Bat’s All, Folks
Directed by Christopher Nolan
Starring Christian Bale, Tom Hardy, Anne Hathaway, Gary Oldman, Michael Caine, Morgan Freeman, Joseph Gordon-Levitt
It could have gone wrong.
            Threequels tend to suck (Spider-Man 3, X-Men: The Last Stand) and Christopher Nolan, having not made a bad film yet, is kind of due for a fall. Add to that the fact that The Dark Knight was one of those rare sequels that was better than its progenitor, eclipsing Batman Begins in almost every way, and a betting man might start to worry: could Nolan’s third and final jaunt into the world of Batman not be up to scratch?
            Happily for all concerned, such worries are groundless. While it doesn’t quite capture TDK‘s heady mix of comic book iconography, thematic depth, and psychological pathos, it’s a fine film, and a worthy endpoint to what has been a consistently excellent series.
            The film opens some eight years after the events of TDK, with Commissioner Gordon (Gary Oldman) policing a quiet, almost crime-free city. The Batman has not been seen since the death of Harvey Dent, and his alter ego, Bruce Wayne (Christian Bale) is now a tortured recluse. It isn’t long, though, before his old instincts are reignited by a burglary committed by master thief Selina Kyle (Anne Hathaway – and the name Catwoman is never uttered), which may be linked to the shadowy plans of the masked mercenary, Bane (Tom Hardy). It isn’t long before all of Gotham is in peril, and Bruce has to strap on the black again to save the day, but at what cost?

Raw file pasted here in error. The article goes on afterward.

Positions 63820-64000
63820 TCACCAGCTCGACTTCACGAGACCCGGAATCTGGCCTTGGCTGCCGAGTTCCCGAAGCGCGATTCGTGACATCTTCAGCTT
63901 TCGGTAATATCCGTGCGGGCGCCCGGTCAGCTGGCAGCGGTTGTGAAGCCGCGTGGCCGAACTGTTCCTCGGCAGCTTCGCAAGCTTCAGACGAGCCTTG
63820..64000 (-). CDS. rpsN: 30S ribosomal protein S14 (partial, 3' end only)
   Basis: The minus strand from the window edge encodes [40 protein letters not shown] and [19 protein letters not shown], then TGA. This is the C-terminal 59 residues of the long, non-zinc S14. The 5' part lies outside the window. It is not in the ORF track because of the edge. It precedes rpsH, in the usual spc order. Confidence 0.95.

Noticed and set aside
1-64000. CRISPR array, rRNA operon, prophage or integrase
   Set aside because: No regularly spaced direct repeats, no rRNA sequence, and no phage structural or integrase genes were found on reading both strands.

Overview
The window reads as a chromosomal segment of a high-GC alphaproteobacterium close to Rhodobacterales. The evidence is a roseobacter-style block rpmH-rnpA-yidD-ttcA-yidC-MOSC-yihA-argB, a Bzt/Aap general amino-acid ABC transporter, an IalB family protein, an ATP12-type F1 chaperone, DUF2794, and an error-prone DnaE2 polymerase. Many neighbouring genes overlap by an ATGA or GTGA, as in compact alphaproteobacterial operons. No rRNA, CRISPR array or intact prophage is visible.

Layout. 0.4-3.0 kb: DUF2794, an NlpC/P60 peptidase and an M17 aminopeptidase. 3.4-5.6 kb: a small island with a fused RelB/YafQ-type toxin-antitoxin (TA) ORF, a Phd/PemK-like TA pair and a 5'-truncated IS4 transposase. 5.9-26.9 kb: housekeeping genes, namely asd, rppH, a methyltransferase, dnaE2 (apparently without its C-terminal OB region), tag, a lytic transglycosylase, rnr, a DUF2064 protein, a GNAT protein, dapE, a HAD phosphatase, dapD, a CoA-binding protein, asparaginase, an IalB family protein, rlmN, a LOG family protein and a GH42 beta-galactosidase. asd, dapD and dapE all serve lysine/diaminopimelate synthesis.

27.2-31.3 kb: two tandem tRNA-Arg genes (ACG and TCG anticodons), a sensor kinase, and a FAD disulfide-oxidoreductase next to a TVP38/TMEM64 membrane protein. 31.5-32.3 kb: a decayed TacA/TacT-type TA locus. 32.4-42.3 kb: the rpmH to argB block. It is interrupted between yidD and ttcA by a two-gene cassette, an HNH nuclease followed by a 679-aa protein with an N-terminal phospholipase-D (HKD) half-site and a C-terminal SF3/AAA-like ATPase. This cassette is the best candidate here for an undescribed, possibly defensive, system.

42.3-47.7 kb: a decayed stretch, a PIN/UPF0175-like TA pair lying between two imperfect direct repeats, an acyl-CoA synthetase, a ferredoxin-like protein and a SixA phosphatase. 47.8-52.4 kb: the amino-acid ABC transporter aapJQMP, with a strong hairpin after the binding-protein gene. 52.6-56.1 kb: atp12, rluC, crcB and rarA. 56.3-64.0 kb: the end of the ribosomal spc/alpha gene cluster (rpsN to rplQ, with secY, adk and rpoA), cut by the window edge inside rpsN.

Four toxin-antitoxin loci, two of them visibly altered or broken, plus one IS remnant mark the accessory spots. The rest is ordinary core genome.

It’s a hugely ambitious film, epic in scale and length (it clocks in at almost three hours), and if it doesn’t always hit the high notes it’s reaching for, it’s not for want of trying. What impresses the most is how organic the whole thing feels. This isn’t a tacked-on cash-grab, but the final part of a long and wholly engaging narrative; a final chapter that ties up most, if not all, of the threads from the first two films and making them part of a seamless whole.
            And yet the film still has its own identity. For one thing, it’s the one out of the three that feels the most like a comic book, embracing the fun and occasionally silly thrills of the medium. Which isn’t to say it’s a laugh a minute, but it allows itself room to breathe and smile, which is something of a relief after the incredibly dour prior instalment. That it does so while still delivering an emotionally satisfying coda to the trilogy is truly impressive – indeed, it feels like Nolan is finally relaxing into the film’s genre, rather than fighting against it.
            The problems of the series have not been remedied – Nolan’s intricate plotting still doesn’t stand up to close scrutiny, and that voice is still an issue – but the film gets so much right that it’s trifling to complain about such things. It’s not as much fun as The Avengers, but it was never trying to be; The Dark Knight Rises is Nolan’s superhero curtain call, and anyone who loved the earlier films will be well pleased by this one. 
(First published in X-Press issue 1328, 25/07/2012)

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